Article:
Last week, as Apple was rolling out its updated products, I
got twitchy. I get twitchy about tech in general, which is wholly hypocritical
considering I make my living on the Internet. I also tweet, use Instagram daily
and post on Facebook. I also own an iPhone and am currently typing this
paragraph on my MacBook Pro laptop computer device.
There is something to be said, perhaps, to being too close
to something ... and recognizing how dangerous it is to overuse. Perhaps, then, that is why I have been such a
maniac about policing screens these last nine years. They’re pretty much my
As the age-old adage goes, which I am completely butchering,
the guy who works at the sausage factory
isn’t eating the sausage. And so it didn’t come as a surprise to me when I
found out that Steve Jobs had a tech-free home life. Kind of like how everyone in LA works in
television/forbids their kids from watching television. Ha ha, right?
Sausage factory, man.
I happen to think we are addicted to tech in a way that is
potentially hazardous to our health, our relationships and our society, even
though many of us benefit from social media, community, gaming … and all of the
things that technological devices make possible, myself included. However, I
believe that our need to constantly check and refresh and respond to a world
that exists off the side of the boat is costing us our relationships with the
humans in our homes and communities and focusing our attention away from each
other, eye contact becoming an antiquated concept.
And, by the by, I am in NO way innocent. I have to put my
phone in another room or else I will refresh and check things. I have to
disable alerts in order to get work done and I have been called out on multiple
occasions for checking my email when I should NOT be checking my email. But ... I am an old person and my kids are young
people, and while I realize that tech is part of their lives in a way it was not
for me as a child, I want to give them a childhood that is as screen-free as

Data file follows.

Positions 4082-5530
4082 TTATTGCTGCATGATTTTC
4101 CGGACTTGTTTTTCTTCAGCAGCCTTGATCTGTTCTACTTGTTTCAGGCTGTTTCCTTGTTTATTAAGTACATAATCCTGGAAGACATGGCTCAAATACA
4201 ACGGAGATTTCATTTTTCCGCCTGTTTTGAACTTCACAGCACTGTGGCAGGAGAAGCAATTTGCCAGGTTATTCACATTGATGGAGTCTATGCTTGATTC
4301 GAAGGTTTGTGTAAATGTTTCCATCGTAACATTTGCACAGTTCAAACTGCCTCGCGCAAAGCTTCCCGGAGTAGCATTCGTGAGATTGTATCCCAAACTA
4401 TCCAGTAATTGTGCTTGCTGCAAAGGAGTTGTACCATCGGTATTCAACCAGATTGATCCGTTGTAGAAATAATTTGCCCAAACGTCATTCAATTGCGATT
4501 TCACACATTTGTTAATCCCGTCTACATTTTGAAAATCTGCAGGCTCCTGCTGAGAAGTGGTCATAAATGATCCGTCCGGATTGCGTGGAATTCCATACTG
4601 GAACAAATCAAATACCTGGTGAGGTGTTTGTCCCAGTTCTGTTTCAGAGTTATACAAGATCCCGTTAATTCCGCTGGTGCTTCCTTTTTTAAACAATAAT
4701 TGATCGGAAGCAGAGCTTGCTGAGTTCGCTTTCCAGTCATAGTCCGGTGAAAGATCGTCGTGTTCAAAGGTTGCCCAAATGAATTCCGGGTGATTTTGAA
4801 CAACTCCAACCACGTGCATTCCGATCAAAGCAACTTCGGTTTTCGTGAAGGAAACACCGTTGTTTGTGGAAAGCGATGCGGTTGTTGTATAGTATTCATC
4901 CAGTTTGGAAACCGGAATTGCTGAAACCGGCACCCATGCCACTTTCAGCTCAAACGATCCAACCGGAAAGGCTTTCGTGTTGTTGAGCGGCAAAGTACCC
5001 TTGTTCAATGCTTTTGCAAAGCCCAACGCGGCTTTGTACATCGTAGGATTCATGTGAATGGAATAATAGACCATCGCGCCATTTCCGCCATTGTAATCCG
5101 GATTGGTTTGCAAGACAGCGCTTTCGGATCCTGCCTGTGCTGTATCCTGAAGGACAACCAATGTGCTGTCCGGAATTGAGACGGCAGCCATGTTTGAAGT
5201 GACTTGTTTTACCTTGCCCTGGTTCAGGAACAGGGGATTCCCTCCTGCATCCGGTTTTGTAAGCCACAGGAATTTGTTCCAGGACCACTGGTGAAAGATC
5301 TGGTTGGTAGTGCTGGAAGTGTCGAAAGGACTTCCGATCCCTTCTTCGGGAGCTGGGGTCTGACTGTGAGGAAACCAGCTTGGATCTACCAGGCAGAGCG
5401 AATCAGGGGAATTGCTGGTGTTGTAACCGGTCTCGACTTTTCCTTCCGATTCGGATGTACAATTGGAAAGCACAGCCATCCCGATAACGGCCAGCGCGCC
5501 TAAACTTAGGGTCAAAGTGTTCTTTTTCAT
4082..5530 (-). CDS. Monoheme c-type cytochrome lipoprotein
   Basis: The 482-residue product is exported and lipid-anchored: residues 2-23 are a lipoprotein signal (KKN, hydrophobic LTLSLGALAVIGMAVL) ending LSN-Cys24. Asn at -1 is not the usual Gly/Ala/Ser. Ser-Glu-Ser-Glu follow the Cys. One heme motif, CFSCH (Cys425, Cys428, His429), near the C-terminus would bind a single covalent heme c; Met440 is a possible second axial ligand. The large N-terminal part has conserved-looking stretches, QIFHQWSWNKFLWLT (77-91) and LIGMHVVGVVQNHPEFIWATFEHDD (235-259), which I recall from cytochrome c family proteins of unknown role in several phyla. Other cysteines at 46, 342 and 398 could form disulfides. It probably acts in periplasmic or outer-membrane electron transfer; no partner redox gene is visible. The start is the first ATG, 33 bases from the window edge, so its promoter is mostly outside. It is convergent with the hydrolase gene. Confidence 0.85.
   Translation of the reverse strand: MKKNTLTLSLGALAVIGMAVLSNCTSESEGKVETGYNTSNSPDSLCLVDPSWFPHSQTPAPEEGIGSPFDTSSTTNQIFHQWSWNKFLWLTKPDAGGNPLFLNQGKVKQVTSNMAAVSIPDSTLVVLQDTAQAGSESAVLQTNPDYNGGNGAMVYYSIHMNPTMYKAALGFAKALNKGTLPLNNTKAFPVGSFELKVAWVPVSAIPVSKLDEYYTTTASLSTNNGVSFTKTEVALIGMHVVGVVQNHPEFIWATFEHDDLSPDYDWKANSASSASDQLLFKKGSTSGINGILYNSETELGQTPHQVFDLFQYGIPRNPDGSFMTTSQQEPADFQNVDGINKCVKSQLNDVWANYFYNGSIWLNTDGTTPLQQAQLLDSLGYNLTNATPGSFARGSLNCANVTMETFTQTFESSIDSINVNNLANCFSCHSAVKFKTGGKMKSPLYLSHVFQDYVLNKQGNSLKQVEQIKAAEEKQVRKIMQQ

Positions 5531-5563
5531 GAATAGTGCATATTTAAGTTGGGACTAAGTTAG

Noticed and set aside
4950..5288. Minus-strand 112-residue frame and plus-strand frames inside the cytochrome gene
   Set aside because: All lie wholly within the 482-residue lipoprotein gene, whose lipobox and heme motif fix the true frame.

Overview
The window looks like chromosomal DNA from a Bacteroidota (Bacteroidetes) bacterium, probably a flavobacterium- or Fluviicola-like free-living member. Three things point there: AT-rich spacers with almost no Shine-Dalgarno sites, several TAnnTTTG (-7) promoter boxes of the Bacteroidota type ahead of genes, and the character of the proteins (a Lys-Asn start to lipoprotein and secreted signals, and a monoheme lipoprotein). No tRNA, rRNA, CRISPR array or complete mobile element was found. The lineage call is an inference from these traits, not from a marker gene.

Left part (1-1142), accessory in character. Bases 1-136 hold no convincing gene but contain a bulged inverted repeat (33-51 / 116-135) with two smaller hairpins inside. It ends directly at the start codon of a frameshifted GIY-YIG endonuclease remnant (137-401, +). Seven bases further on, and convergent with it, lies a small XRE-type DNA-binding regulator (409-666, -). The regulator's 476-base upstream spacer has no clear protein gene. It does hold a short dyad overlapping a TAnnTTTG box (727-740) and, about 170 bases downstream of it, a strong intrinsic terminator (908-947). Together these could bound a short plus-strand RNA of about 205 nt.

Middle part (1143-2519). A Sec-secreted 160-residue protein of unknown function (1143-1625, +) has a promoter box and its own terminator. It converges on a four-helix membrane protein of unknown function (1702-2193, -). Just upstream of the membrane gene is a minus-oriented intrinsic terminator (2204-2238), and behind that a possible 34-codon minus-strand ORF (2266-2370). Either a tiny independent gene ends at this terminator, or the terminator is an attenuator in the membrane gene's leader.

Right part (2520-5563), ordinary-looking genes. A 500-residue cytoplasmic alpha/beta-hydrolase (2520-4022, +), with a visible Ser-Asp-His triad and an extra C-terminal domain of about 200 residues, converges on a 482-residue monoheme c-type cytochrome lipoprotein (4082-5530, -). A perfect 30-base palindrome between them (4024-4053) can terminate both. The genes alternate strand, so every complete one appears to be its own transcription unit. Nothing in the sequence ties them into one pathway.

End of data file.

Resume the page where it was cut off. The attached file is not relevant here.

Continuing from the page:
I don’t appreciate Apple using our kids as pawns in their strategic “get ‘em hooked young” marketing strategy.
That said, my husband owns an iPad and sometimes (against my
wishes, ahem) he lets the kids play a game or two on it — until fighting ensues
because someone did something and everyone wants to play something different
and then Hal’s like, “NEVER AGAIN!” and takes it away and I’m like, “See?” and
he’s like, “I know” and I’m like … “no comment.”
But … Hal and I have always been on the same page when it
comes to purchasing the kids their own iPads, iPhones, iTouches — and that page
is EN OH.
“You want to paint? Here are some brushes and some paper.”
“You want to race cars? Make a track with your hot wheels.”
“You want to play Angry Birds? Here are some dress ups. Go
play outside and pretend to be angry and/or birds.”
Outside the house is a different story. A good deal of the
kids’ school curriculum is iPad-based and I recently had to sign forms allowing
Archer to have his own take-home MacBook Pro as a part of the fourth-grade School Apple Curriculum. (Although I did voice my trepidation to the
teacher and also to Archer because DOES HE REALLY NEED HIS OWN COMPUTER? WHY
AREN’T WE USING THIS MONEY TO HIRE AN ART TEACHER AND BRING MORE THEATRE INTO
OUR PUBLIC SCHOOLS? WE HAVE COMPUTERS AT HOME. HE DOES NOT NEED HIS OWN SCREEN
And, yes, I understand that it makes sense for students who
do not have access to computers at home to have access to them through school, but Archer has access to computers at home AND at school.
Archer’s teacher, who is my soul brother on this issue,
ultimately convinced me to chill out re: Archer having his own school-assigned
computer, but I am still skeptical and will remain so until I see how this all
shakes out. I love me some Apple, don’t get me wrong. However. I don’t
appreciate Apple using our kids as pawns in their strategic “get ‘em hooked young”
marketing strategy. When parents are forced to attend a MANDATORY assembly
where they must listen to an Apple spokesperson wax on about how amazing their
products are, I’m going to have to call bullshit. Meanwhile, our school doesn’t
even have a library. Every kid has an iPad but no library. Call me old
fashioned, but WTF!?.
(If you’re not familiar with L.A. Unified School District’s controversial iPad
roll-out, here are some links.)
This is not to say that I am right, by the way (my kids
certainly don’t think so). But I feel like if I can delay the inevitable for a
few more years, it’s worth it to try.
In the meantime, they’re just going to have to suck it up
and play outside.
What about you guys?
Do you have tech rules at home? Do you let your kids “play phone,” and at what
age did you purchase your kid(s) their own devices? I’m also curious to know if
your stance on tech coincides with your stance on television. P.S. Everyone
does things differently and I am in NO WAY opposed to other parents doing what
they need to do. We all pick our battles, as parents. Tech just happens to be